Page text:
RE: Bullfighter diagnosis on post

Subject: RE: Bullfighter diagnosis on post
From: "Hemstreet, Deborah" <DHemstreet -at- kaydon -dot- com>
To: <techwr-l -at- lists -dot- techwr-l -dot- com>
Date: Wed, 23 Apr 2008 13:03:42 -0400

I thought I'd throw my two cents into this discussion.

What qualifies for a technical writer (I prefer communicator) is quite
vague, as long as we are a profession without official standards. There
are numerous schools, certificate programs, and so forth - and you can
get all kinds of opinions as to what makes a good Technical
Communicator, and what are their qualifications.

I worked in the Medical Device industry for 10+ years. Before that I
worked in Academia... Now I am working in manufacturing. I was terrified
of the latter choice, sure I would have difficulty, but found that the
same problems I had elsewhere apply here
1. My issues (I'm terribly mathematically challenged)
2. Timely reviews
3. Getting input from my SMEs

My experience indicates that having a degree or a diploma in ANY field,
does not a technical communicator make... It might help... But there is
far more to our profession than a degree or tools.

I was interviewed for a job in the medical device industry here in
Michigan. I was turned down as being a poor fit (I asked too many
questions about what they did and how they did it, and I had not worked
with a particular publishing application they used.)

In the end, I am glad I did not get the position - but could I have done
it? An unequivocal yes. We need the ability to learn quickly and to
adapt to numerous tools. However, as a profession, we have not succeeded
to convince those hiring that it is our ability to learn that is
important - not our prior knowledge.

Someone may be able to write well - but can they work well in a team? A
writing sample is not going to reflect how well someone will work with

A degree, while nice, is no guarantee that a person can take the
knowledge they have and put it into practice. Again, these are fuzzy
areas that only an interview is going to reflect. But only if the person
doing the interviewing asks a lot more questions than about experience
and education.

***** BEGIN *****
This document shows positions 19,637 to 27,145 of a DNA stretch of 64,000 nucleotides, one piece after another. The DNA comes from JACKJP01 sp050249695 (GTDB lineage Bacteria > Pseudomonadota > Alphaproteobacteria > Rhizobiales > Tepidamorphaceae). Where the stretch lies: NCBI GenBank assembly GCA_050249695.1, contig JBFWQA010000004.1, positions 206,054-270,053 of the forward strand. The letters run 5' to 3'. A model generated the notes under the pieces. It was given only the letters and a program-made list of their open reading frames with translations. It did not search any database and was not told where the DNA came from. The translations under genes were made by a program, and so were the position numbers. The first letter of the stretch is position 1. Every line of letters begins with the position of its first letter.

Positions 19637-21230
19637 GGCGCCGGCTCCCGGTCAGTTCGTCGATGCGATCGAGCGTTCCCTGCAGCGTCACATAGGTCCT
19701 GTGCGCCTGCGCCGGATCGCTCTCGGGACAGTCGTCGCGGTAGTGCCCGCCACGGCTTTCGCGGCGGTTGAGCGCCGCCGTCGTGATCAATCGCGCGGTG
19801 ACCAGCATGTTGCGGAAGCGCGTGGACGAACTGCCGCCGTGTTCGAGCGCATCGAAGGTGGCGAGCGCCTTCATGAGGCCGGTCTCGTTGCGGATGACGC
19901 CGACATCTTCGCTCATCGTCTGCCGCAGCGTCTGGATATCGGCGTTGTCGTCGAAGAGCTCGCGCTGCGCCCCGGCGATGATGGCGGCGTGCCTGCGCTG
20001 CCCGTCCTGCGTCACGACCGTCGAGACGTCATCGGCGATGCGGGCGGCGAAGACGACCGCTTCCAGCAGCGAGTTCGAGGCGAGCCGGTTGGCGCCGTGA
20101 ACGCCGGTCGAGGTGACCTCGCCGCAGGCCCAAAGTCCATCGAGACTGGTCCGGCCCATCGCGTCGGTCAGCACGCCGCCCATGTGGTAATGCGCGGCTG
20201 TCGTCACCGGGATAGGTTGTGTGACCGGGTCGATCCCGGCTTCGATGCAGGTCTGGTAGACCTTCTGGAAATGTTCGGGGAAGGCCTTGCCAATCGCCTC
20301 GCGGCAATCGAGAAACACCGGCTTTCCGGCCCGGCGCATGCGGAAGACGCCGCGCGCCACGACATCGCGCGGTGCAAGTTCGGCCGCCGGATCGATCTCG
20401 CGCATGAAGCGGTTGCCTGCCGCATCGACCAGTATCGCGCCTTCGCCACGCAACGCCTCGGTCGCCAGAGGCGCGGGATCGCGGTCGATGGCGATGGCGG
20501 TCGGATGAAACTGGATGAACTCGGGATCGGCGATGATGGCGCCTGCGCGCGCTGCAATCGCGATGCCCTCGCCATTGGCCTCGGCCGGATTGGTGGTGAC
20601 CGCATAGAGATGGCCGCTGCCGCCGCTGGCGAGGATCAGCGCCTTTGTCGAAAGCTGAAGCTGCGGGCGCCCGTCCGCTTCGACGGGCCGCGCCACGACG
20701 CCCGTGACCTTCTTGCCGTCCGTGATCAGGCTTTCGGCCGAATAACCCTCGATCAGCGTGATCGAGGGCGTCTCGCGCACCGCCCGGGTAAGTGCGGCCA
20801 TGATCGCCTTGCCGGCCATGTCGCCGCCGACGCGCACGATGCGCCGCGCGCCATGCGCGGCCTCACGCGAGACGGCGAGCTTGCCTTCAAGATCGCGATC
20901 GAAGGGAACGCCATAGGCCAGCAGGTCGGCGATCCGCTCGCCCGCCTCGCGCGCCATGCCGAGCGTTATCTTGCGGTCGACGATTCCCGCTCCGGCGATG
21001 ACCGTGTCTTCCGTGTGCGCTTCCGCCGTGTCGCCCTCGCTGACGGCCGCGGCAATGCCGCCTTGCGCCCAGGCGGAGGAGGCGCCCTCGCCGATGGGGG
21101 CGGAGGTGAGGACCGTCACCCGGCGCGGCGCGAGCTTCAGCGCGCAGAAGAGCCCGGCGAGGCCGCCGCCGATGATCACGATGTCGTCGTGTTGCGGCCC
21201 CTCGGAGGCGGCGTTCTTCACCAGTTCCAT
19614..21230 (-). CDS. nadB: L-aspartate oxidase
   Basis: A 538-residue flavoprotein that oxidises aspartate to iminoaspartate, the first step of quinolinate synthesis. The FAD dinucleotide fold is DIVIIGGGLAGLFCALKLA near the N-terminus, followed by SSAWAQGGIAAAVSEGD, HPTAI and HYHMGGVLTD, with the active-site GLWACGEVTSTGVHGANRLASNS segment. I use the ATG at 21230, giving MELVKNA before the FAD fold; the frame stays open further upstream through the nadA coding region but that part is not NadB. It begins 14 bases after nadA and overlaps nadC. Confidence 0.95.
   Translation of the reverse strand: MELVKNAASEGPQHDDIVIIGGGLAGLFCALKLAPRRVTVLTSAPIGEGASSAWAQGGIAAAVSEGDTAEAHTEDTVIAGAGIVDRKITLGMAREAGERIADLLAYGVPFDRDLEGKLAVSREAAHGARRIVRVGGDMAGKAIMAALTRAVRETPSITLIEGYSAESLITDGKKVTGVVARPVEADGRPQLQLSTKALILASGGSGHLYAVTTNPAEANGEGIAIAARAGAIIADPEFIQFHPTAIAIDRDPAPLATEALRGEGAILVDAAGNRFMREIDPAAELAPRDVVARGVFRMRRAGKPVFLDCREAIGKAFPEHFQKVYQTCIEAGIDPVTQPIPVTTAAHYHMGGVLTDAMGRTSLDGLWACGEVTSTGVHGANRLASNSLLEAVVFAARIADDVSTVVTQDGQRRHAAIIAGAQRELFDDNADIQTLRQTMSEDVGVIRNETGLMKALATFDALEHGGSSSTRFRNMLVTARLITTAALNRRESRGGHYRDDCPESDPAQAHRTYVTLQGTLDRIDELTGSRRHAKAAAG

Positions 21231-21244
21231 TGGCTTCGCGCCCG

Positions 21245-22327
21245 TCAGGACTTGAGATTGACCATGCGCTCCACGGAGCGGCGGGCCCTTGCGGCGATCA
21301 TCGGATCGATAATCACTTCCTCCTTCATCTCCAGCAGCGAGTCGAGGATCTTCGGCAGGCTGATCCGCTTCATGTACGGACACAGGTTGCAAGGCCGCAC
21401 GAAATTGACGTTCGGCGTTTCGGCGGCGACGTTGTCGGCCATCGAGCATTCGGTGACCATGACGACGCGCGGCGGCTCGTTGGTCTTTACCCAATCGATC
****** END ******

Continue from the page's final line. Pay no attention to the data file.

Then, we have the problem that some people don't WANT a real technical
communicator. The job that I interviewed for? I remember telling my
husband afterwards, "Man, I'm surprised they get anything done, their
head writer knows nothing about preparing documents for an international
market..." And that, my friends, is I believe the real reason I did not
get the position.

The place where I am at now is thrilled to have me. Since being here, my
supervisor said that all they wanted to do is to improve their processes
a little. However, in working with me, they see I am striving for a
standard far higher than they had hoped for. They are challenged and
excited as the first documents have begun to roll out. But you see, they
ASKED for a technical writer - what they NEEDED was a technical
COMMUNICATOR and they found one.

I think many companies have no idea what they really need, and we,
sadly, do not know how to promote our profession in such a way as to
guide those hiring to find professionals whose expertise is
communication (above and beyond the written word).

Well, that is my two cents on all this.

For what it is worth - I was purposely vague in my initial post about
corrective actions... And so this discussion has permutated into a
discussion of issues that are near and dear to my heart -
professionalism in technical communication.

Have a great rest of your days!

Deborah (Shapiro) Hemstreet


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